3. C.J. Spiller, Saints running back: It's easy to forget that Spiller was one of the NFL's most explosive backs in 2012, flashing lateral agility and long speed reminiscent of the "CJ2K" version of Chris Johnson. Spiller topped 1,700 yards from scrimmage at an eye-popping 6.8 yards per touch with a play-caller who schemed open-field touches. His last two years were marred by a high-ankle sprain a broken collarbone and scheme ill-suited to his strengths. Spiller landed in a dream scenario this year, as Sean Payton excels at using scatbacks to create mismatches in the open field.

4. Sam Bradford, Eagles quarterback: Is Chip Kelly's offense truly quarterback-proof? Eagles passers have averaged roughly 4,500 yards and 30 touchdowns per season, placing them in the top six among NFL signal-callers over that two-year span. The key for Bradford, returning from back-to-back ACL tears, will be holding off Mark Sanchez to enter the season under center.

5. NaVorro Bowman, 49ers linebacker: After missing the entirety of the 2014 season, Bowman's status was the great unknown entering the 2015 offseason. His arrow is now pointing up after wrecking the backfield during June practices. Bowman was our pick for Defensive Player of the Year in 2013 prior to shredding his knee in the NFC Championship Game.

6. Darren McFadden, Cowboys running back: McFadden has shown no semblance of playmaking ability since averaging 5.2 yards per carry in Hue Jackson's scheme in 2010-2011. So why is he on this list? McFadden is one of the NFL's most blocking-dependent backs. If he can beat out Joseph Randle for the lead role in Dallas backfield, he'll be running through gaping holes behind a dominant offensive line.

7. Tyrann Mathieu, Cardinals defensive back: "Honey Badger" played 13 games in his return from reconstructive knee surgery, but clearly wasn't himself in a limited role. The Cardinals believe he has finally recaptured pre-injury form this offseason, which will allow him to channel the playmaking ability he flashed while making a run at Defensive Rookie of the Year in 2013.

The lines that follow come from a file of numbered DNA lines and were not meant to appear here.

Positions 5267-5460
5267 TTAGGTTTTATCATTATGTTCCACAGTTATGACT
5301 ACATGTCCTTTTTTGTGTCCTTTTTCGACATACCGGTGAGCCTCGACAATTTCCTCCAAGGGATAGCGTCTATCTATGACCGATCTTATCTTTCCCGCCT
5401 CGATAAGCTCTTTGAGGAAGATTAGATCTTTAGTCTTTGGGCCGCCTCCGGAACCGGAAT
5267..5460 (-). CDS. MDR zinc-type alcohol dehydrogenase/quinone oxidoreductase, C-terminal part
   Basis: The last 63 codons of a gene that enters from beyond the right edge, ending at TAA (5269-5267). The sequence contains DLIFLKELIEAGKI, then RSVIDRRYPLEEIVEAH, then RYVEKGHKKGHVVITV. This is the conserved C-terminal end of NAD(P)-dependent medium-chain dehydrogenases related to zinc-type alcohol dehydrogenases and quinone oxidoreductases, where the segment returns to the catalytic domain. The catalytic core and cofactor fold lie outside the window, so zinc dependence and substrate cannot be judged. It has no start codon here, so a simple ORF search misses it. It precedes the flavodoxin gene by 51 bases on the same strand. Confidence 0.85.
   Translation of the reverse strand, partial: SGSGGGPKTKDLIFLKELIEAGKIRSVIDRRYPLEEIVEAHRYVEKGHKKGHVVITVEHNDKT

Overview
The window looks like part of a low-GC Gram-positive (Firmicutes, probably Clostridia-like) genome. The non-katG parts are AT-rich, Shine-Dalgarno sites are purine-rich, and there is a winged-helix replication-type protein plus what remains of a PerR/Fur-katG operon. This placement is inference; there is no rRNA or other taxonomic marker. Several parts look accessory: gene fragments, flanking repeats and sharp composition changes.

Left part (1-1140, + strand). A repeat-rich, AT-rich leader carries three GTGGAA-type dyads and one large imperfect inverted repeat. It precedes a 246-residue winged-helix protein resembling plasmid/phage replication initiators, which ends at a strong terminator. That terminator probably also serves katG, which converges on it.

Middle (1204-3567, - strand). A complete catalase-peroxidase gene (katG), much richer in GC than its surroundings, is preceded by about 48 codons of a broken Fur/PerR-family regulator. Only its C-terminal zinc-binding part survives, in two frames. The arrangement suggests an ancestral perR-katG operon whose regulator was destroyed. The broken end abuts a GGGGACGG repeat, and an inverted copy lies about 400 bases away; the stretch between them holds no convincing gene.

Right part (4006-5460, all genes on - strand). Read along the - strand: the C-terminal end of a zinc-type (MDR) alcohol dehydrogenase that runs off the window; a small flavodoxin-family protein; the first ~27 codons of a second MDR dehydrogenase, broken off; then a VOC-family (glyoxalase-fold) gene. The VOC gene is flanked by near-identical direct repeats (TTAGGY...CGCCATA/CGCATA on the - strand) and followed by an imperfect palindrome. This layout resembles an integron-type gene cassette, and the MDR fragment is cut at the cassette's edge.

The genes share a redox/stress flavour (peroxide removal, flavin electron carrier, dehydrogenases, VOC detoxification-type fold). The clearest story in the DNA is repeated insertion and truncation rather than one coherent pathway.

8. Victor Cruz, Giants wide receiver: Cruz will be a trendy preseason pick for this award, but he has a couple of things working against him. Patellar tendon ruptures are notorious for sapping speed and cutting ability, making it one of the most challenging injuries for skill-position players to overcome. No matter how well he plays, he will be overshadowed by the unstoppableOdell Beckham.

9. Colin Kaepernick, 49ers quarterback: Kaepernick is too talented to suffer through another season like last year's, which featured severe growing pains as he was shoehorned into a pocket passer role. Vernon Davis is another comeback candidate in San Francisco after disappearing over the final three months of the 2014 season.

10. Jordan Cameron, Dolphins tight end: Cameron has reached a bit of a crossroads in his NFL career, suffering three concussions over the past two seasons. Specializing in acrobatic contested catches across the middle, down the sideline and in the end zone, Cameron was so impressive in a 2013 Pro Bowl campaign that we labeled him a poor man's Tony Gonzalez. He's going to be Ryan Tannehill's primary red-zone weapon in Miami.

The latest Around The NFL Podcast welcomes back Colleen Wolfe to discuss non-Super Bowl contenders, and an all-new 'Orr You Kidding Me.' Find more Around The NFL content on NFL NOW.